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Commission hears group’s plan for new Mount Bonnell monument

Monday, May 6, 2013 by Elizabeth Pagano

Proponents of a plan to renovate Mount Bonnell Park finally got a chance to present their case at the Historic Landmark Commission last month, after years of stalled plans.


The West Point Society, who adopted the park as part of a city program, would like to install a new marker where the current one now stands, replacing the original limestone with granite, which they hope will better withstand the elements. As part of the plan, they have proposed restoration and relocation of the original 1938 monument.


The current marker has been badly broken for years. While some of the pieces have been in parks and recreation storage for several years, a central piece that recently fell off is missing. Despite this, the Parks and Recreation Department is hopeful that the original marker can be restored.


Assistant Director Kimberly McKnight explained that while the department had not been able to hire someone to restore the monument, assessments by several parties indicated “there is still feasibility that it could be restored.”


“That is a possibility that seems to remain,” said McKnight. “There’s been some additional deterioration in the last year, while we’ve been trying to determine what to do, and that additional deterioration may make restoration more difficult, but… we have not taken the step to hire somebody to come and perform a full feasibility assessment.”


With that mystery still on the table, the Historic Landmark Commission nonetheless opted to unanimously approve a certificate of appropriateness to “pursue restoration of the monument” in its current location. Commissioners Dan Leary and Leslie Wolfenden Guidry were absent.


Though the West Point Society remains committed to the commission of a more-permanent granite marker, they have attempted to compromise with those who hope to preserve the 1938 limestone marker.


Former Mayor Bruce Todd told the commission that he was very much in support of the proposal brought forward by the West Point group, and pointed to a recent offer of $15,000 for preservation of the marker as evidence of willingness to compromise.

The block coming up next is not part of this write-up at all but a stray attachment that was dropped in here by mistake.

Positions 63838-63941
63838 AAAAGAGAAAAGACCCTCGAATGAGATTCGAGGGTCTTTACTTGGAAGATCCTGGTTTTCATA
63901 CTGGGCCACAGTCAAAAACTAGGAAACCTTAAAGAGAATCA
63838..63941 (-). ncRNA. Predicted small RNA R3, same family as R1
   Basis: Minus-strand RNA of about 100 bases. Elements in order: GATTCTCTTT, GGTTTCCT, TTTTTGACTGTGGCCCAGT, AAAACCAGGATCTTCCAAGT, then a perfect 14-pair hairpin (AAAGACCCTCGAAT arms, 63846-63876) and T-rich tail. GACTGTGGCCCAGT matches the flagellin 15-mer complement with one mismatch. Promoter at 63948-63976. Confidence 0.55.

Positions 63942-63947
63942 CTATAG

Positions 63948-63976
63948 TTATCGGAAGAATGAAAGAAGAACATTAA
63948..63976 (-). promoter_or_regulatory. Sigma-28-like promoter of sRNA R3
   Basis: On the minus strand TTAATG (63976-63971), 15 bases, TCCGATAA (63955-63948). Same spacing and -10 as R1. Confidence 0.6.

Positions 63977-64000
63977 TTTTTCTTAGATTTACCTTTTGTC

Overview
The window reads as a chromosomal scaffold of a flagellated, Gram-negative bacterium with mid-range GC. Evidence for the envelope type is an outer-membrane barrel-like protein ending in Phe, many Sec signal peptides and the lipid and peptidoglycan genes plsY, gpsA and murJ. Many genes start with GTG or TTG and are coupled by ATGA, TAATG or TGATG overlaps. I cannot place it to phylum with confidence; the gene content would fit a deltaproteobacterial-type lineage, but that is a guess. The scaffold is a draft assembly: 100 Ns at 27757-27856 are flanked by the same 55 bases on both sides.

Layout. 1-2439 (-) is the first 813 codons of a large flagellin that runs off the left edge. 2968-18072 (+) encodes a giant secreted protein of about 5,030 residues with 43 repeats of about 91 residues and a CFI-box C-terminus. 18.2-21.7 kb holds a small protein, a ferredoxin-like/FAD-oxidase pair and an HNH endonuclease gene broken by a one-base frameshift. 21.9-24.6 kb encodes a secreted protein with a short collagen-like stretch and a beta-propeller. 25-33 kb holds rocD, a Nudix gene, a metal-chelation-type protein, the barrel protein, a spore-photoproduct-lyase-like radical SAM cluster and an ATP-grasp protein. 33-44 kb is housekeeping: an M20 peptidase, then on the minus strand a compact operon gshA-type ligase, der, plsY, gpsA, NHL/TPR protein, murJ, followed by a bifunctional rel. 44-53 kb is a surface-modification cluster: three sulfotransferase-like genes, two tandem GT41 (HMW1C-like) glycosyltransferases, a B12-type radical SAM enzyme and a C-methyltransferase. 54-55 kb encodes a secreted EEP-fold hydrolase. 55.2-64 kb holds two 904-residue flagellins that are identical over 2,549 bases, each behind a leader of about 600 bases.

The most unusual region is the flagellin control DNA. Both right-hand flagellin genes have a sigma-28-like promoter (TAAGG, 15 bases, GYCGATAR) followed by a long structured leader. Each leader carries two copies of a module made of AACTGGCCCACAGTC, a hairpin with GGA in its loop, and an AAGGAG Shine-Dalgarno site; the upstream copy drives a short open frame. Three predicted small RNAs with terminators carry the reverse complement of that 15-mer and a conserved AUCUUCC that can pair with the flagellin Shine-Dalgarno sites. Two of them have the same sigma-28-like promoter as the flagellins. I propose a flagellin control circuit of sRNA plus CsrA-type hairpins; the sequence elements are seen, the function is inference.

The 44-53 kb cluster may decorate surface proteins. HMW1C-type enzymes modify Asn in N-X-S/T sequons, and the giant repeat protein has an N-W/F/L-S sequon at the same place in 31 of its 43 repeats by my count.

However, the placement of the markers, whether restored or new, seems a compromise too far for either group. Though both sides may be at last reconciled with the idea of two markers, each wants their preferred monument in the same spot, which is a practical impossibility.


West Point Society of Central Texas Member Fred Bothwell told In Fact Daily that an appeal to the city’s Planning Commission was already underway.


“I think (the Planning Commission) might be responsive to the practical reality that the last estimate for restoration was $35,000, and there is no money appropriated for that. And it will be temporary, they will have to continue in perpetuity as long as this thing is exposed to the elements,” said Bothwell. “It’s a lose-lose proposition. At the same time they are going to lose the benefits of the $120,000 worth of improvements that we are trying to implement.”


“It will also discourage private funding of other projects, which is something, ostensibly, that the city was interested in doing,” said Bothwell.


Though the marker is, in theory, just a small part of a larger plan for Mount Bonnell Park, the Historic Landmark Commission was only asked to consider the monument last month. Any other proposed work at the park will come before the commission in a separate application.


The society has explained that seed money for the renovation project is dependent on the marker being replaced.


The initial pledge of $20,000 is from the Covert family, who donated the park, as commemorated on the marker in question. That gift is contingent on a more permanent marker being installed. That money, along with in-kind contributions and a grant from the Austin Parks Foundation, will pay for the project without using any city funds. The project is expected to cost about $150,000 overall.


Bothwell explained that the Covert family is “deeply upset that the monument was allowed to deteriorate, do not want the remnants and are eager to fund a more-permanent granite replica to be sited in a place of prominence.”

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